Let’s be frank: No one wakes up and thinks it’s a good day to go to drug rehab.
The reluctance of going to rehab was even memorialized in a song: “Rehab,” by the late R&B singer Amy Winehouse, who crooned, “They tried to make me go to rehab, I said ‘no, no, no …” Just as no one sets out to become a full-blown addict or alcoholic, those who endure that hellish existence often consider addiction treatment as a last resort.
Much of that reluctance can be attributed to the distorted thought process that accompanies the diseases of alcoholism and addiction, as well as the stigma that society still puts on those who suffer. Many addicts and alcoholics think, “Why should I go to rehab? I can get on top of this. Surely I can quit on my own.”
And in the interests of full disclosure, some do. Many others take advantage of 12 Step programs or religious organizations to find recovery. But one of the diagnostic criteria for substance use disorder — the scientific term for addiction — is “a persistent desire or unsuccessful effort to cut down or control use of the substance,” according to the National Institute on Drug Abuse, so even though some addicts and alcoholics may want to stop, and may even try to stop, they’re often unable to do so without help.
Who actually goes to rehab?
But while the drug and alcohol treatment industry seems to be booming — at least, if you go by late-night infomercials and marketing efforts by the facilities themselves — there’s always a shortage of beds for those in need. Consider the following information gathered for the 2015 National Survey on Drug Use and Health by the Substance Abuse and Mental Health Services Administration:
- In 2015, “an estimated 21.7 million people aged 12 or older” — roughly 8.1 percent of the population — “needed substance use treatment in the past year.” That breaks down, according to the NSDUH, to 1.3 million adolescents (ages 12-17), 5.4 million young people (ages 18 to 25) and 15 million adults ages 26 and older. To put it another way, “about 1 in 20 adolescents, 1 in 6 young adults, and 1 in 14 adults aged 26 or older were classified to be in need of substance use treatment in the past year.”
- However: Only 2.3 million people ages 12 and older “who needed substance use treatment received (it) as a specialty facility in the past year.” In other words, less than 11 percent of the 21.7 million people who needed addiction treatment actually received it.
Why is that? A number of reasons, primarily financial. By and large, addicts and alcoholics aren’t exactly flush with the income necessary to pay for a stay at a drug and alcohol treatment center. In many cases, they’ve lost jobs, meaning whatever health insurance they might have had is gone, and any medical expenses — like treatment costs — will have to be paid out of pocket.
But there are many individuals who need help but simply don’t want to go, despite having the resources — their own, their insurance or the willingness of family members to pitch in — needed to get help. And if you’re one of those people, you might still be asking …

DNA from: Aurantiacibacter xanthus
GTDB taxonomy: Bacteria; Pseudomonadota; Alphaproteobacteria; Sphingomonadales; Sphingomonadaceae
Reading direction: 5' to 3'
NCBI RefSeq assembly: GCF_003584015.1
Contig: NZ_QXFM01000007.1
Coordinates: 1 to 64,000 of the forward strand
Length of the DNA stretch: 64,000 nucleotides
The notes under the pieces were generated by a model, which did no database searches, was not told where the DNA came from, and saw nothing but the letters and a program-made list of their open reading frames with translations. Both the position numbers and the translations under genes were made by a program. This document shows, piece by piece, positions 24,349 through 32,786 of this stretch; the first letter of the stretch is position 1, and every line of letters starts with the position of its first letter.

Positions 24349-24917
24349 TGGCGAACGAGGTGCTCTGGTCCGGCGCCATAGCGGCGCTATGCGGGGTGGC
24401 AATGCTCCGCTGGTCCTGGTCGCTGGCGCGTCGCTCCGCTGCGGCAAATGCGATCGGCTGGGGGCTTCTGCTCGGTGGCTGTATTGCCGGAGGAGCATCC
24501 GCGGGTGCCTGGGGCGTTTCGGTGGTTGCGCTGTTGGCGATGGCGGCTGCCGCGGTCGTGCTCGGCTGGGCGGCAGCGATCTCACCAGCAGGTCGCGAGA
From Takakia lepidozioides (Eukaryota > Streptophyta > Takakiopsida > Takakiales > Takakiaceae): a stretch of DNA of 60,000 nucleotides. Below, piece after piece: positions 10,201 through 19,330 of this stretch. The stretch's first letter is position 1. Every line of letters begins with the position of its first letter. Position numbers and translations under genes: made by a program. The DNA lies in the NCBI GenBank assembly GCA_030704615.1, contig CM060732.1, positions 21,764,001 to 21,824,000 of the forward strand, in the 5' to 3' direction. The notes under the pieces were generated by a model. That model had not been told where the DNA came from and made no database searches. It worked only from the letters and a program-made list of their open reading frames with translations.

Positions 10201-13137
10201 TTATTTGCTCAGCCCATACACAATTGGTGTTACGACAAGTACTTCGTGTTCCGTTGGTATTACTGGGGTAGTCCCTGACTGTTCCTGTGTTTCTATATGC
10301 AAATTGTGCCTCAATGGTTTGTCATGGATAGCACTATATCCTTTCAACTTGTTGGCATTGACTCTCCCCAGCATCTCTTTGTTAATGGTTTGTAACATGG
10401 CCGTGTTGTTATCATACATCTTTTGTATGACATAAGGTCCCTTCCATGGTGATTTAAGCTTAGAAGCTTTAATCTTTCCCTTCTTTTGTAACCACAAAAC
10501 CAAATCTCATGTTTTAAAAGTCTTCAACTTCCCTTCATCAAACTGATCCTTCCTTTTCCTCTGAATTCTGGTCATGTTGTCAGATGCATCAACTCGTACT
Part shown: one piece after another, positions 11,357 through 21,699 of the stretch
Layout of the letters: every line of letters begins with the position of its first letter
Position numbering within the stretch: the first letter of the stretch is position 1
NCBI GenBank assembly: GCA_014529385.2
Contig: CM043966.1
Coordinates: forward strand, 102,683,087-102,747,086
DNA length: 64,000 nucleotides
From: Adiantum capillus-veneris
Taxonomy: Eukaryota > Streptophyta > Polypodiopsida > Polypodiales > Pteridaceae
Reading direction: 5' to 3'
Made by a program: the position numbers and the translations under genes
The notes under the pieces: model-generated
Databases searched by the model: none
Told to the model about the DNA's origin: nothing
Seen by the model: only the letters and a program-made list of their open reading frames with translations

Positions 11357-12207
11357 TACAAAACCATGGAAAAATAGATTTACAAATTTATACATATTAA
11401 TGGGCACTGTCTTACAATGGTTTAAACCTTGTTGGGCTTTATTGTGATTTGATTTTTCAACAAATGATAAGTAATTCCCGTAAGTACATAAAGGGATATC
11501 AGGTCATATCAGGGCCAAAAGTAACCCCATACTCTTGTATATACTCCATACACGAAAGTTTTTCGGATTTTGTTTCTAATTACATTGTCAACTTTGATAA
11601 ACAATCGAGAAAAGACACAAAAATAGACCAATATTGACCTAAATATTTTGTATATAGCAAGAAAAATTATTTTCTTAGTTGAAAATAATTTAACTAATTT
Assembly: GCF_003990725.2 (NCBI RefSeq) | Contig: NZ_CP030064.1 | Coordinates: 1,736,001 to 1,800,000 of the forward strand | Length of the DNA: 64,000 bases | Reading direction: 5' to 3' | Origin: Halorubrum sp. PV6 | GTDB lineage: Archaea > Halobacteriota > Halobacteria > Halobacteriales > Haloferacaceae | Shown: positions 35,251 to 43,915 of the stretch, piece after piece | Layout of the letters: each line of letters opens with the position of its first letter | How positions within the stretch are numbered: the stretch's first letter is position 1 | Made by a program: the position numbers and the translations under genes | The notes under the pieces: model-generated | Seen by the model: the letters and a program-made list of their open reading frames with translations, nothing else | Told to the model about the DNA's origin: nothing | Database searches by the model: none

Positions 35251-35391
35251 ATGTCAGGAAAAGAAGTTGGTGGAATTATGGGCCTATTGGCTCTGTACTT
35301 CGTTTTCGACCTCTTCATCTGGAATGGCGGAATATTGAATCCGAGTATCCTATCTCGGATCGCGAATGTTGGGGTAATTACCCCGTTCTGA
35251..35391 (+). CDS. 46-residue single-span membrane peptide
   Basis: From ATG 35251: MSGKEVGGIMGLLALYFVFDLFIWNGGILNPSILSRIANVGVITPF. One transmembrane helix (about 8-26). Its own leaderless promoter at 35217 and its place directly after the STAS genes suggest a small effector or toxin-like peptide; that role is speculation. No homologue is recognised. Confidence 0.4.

Why should you go to rehab?
If you’ve made it this far, it’s probably likely that niggling voice in the back of your head is whispering that you do, in fact, need help. That you can’t do it on your own. That rehab is probably a wise choice. But just in case you’re trying to shush those inner thoughts, let us help you with a few reasons you should stop fighting and call for help.
- You have insurance — use it! If you have a life-threatening physical injury, you’re not going to hesitate about going to the emergency room and getting treatment to save your life, are you? You’re not going to think, “Well, I don’t want to pay a deductible” — especially if you have a piece of rebar through your stomach or a hand that’s been mangled by a lawnmower blade. Why? Because those are visceral, physical injuries that your brain recognizes as requiring immediate attention. With addiction, the injuries are less overt, so it doesn’t seem to be as urgent of an issue. However …
- It will kill you. In 2017 alone, 70,237 people died of drug overdoses, according to the Centers for Disease Control and Prevention — more than the soldiers killed in action during the entire Vietnam War. Furthermore, the CDC reports, alcohol-related deaths killed 88,000 people per year between 2006 and 2010.
- You’ll find your tribe. While it may seem like the answer to addiction is abstinence, recovery teaches its members that in actuality, the solution is community. If your problem has become noticeable to people in your life who care about you, they may have suggested you “go to one of those meetings” — meaning Alcoholics Anonymous or Narcotics Anonymous. That’s well and good, and those “meetings” can certainly help, but a good rehab provides an entry point into that process: “In Twelve-Step Facilitation, the therapist actively probes and nudges, encouraging not only attendance, but participation, in meetings; it explains the potential benefits of working with a sponsor and promotes the individual developing a relationship with a sponsor; it explores problems or psychological resistances to attendance, participation, actual ‘working the steps,’ and the development of a sponsor-sponsee relationship; and it opens the door to ‘AA-related activities’ such as volunteer service to one’s AA ‘home group’ or AA ‘clubhouse’ and involvement with AA-related social events, retreats, and local and state conventions,” according to the American Society of Addiction Medicine.
- You’ll save money. That may seem ludicrous on the surface, given the “sticker shock” associated with the cost of alcohol and drug treatment, but let’s take a look at some numbers:
(a) According to a 2016 report by the Surgeon General, “the yearly economic impact of substance misuse is $249 billion for alcohol misuse and $193 billion for illicit drug use.” That’s a total of $442 billion.